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US bill targeting TikTok sparks mixed reactions in China

Illinois U.S. Rep. Raja Krishnamoorthi, the top Democrat on the House China Committee, said in a statement the committee had called for bolstering Taiwan’s self-defense. (Stacey Wescott/Chicago Tribune/TNS)
March 24, 2024

This article was originally published by Radio Free Asia and is reprinted with permission.

A U.S. bill that if approved would force the sale of the video sharing platform TikTok has sparked mixed reactions from Chinese commentators, with some drawing parallels with Chinese internet censorship and others marveling at the heated debate around the app.

TikTok, whose parent company is China’s ByteDance, has 170 million monthly American users. It has sparked security concerns in Washington that Beijing would use the app for propaganda or to sway American public opinion, particularly leading up to November’s presidential election. 

The legislation passed Wednesday in the U.S. House of Representatives would ban the app in America if ByteDance doesn’t divest its controlling stake in the social media app. U.S. President Joe Biden has said he would sign the bill if it is approved by the upper house Senate.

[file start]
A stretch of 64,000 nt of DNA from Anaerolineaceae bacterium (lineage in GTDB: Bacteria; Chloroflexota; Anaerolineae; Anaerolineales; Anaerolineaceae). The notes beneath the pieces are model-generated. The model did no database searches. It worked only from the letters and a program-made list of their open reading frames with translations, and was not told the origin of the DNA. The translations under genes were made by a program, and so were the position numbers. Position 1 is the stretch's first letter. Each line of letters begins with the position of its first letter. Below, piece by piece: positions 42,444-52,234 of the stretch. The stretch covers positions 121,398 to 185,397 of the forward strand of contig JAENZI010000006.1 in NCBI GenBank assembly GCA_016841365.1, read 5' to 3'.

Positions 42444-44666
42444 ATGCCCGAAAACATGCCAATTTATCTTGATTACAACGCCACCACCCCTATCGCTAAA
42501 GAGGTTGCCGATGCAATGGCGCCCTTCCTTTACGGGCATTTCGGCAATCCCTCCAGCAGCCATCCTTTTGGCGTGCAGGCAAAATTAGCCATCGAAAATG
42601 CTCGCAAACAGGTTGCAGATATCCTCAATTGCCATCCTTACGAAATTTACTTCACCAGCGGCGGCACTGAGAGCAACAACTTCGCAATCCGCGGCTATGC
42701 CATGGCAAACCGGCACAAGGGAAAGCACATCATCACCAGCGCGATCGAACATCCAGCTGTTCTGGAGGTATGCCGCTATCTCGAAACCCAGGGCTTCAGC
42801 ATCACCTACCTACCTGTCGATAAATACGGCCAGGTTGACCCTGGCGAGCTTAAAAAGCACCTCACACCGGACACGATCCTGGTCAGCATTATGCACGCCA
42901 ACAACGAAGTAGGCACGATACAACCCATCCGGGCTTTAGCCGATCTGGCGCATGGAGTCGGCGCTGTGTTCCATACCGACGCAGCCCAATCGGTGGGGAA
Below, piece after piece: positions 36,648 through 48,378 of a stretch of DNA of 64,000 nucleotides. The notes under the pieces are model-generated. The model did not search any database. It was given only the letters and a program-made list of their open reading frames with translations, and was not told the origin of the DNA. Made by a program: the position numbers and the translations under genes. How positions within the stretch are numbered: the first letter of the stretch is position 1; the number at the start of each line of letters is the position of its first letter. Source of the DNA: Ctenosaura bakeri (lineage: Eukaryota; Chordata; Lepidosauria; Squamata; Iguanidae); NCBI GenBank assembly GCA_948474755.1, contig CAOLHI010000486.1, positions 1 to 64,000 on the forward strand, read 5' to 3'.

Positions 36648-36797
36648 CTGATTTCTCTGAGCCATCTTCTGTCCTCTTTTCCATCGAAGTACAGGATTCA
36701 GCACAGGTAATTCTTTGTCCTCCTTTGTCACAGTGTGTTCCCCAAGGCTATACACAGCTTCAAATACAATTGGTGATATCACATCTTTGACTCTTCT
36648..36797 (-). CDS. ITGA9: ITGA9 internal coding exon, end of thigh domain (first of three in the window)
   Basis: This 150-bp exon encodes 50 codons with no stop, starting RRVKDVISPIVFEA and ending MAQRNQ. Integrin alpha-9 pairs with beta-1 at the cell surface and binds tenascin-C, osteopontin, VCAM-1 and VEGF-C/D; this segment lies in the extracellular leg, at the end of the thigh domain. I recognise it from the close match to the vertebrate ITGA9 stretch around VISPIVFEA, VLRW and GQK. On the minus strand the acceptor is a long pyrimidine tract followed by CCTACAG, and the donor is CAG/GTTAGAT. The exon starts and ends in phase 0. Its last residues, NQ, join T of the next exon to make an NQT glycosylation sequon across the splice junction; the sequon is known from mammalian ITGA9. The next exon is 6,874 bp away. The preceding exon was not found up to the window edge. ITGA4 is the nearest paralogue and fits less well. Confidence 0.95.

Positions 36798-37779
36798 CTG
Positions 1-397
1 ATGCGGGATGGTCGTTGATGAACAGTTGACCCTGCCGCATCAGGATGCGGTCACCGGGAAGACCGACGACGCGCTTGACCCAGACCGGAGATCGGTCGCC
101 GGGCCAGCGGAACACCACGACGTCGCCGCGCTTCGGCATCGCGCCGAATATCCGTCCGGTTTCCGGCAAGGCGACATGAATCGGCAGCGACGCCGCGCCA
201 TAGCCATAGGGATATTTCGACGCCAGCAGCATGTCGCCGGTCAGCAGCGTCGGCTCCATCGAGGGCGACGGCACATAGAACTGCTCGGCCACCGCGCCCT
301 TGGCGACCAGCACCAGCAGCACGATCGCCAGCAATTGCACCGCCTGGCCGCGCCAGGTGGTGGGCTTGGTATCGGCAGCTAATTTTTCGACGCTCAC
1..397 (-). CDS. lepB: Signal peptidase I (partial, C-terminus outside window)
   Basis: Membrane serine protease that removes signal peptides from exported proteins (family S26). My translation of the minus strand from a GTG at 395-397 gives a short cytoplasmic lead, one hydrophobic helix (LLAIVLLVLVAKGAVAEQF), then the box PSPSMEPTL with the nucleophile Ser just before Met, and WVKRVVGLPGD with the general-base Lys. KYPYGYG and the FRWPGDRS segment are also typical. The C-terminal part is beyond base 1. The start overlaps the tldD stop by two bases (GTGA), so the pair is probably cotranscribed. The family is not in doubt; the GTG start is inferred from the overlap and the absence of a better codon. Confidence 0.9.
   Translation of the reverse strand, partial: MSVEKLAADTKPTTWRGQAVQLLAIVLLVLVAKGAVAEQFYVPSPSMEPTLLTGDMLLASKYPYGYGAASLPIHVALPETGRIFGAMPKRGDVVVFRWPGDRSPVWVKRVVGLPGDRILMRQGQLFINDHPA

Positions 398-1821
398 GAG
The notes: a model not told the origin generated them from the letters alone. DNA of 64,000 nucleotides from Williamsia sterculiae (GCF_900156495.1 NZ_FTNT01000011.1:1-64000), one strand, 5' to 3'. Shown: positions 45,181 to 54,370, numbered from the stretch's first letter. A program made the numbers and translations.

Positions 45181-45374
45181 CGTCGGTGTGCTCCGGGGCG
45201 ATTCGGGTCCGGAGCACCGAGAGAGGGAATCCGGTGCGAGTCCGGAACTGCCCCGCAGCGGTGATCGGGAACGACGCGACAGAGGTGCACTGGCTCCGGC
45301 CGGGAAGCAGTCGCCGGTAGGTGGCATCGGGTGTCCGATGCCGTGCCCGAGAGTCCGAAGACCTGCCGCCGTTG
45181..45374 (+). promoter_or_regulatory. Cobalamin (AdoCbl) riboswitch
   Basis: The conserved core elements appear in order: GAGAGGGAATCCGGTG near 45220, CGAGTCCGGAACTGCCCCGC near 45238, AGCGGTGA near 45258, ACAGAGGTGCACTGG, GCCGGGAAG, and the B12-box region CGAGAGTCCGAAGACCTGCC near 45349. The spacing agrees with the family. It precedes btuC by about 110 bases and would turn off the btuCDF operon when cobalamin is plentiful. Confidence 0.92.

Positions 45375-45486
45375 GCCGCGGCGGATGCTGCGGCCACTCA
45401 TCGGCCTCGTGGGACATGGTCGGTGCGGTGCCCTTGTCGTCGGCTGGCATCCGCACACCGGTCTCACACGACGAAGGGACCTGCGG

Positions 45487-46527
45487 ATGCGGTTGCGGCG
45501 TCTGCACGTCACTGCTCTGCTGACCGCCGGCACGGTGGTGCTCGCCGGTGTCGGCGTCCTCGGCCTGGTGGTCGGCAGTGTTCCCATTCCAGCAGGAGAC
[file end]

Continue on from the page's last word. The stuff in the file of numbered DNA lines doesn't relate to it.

Some Chinese social media users criticized the move, saying it was similar to censorship.

“It’s the same over there [as in China], mutual bans on everything, just that the process is more cumbersome over there,” commented @LLLLLLLLLLLLLLLLLLLLsm from Guangdong, in a reference to the blocking of Twitter and Facebook for users inside the Great Firewall of internet censorship.

“There’s going to be a rush of white people trying to get over the Great Firewall [into China] now,” quipped Hantang_Lengyue_1130 from Beijing.

“From a Chinese perspective, I hope TikTok can continue to exist in the United States,” another user, 1_lowkey_1 from Gansu, commented. “From another perspective, this gives me a feeling of confusion. Can this thing really get Americans so addicted? That’s powerful.”

Forced to give Beijing user data?

Lawmakers supporting the bill say that TikTok is required under Chinese law to expose American user data to Beijing upon request and say it could be forced to alter its algorithms to promote Chinese propaganda.

TikTok has denied any interference from Beijing, and China’s foreign ministry has said there is “no evidence” of any threat to U.S. national security.

“I would prefer them to remove it than sell it — that way the American people will take up arms and fight the U.S. government to the end,” @Golden_Annunciation_Bird_999 wrote.

User @Xiao_Xianyu added from Beijing: “Rednecks are the angriest, because their main platform is about to be blocked.”

Chinese foreign ministry spokesman Wang Wenbin on Thursday accused the Washington of using “sheer robbers’ logic to try every means to snatch from others all the good things that they have.”

The Ministry of Foreign Affairs further hit back on Friday with a commentary titled, “The Truth About the So-Called Freedom of Speech in the United States.”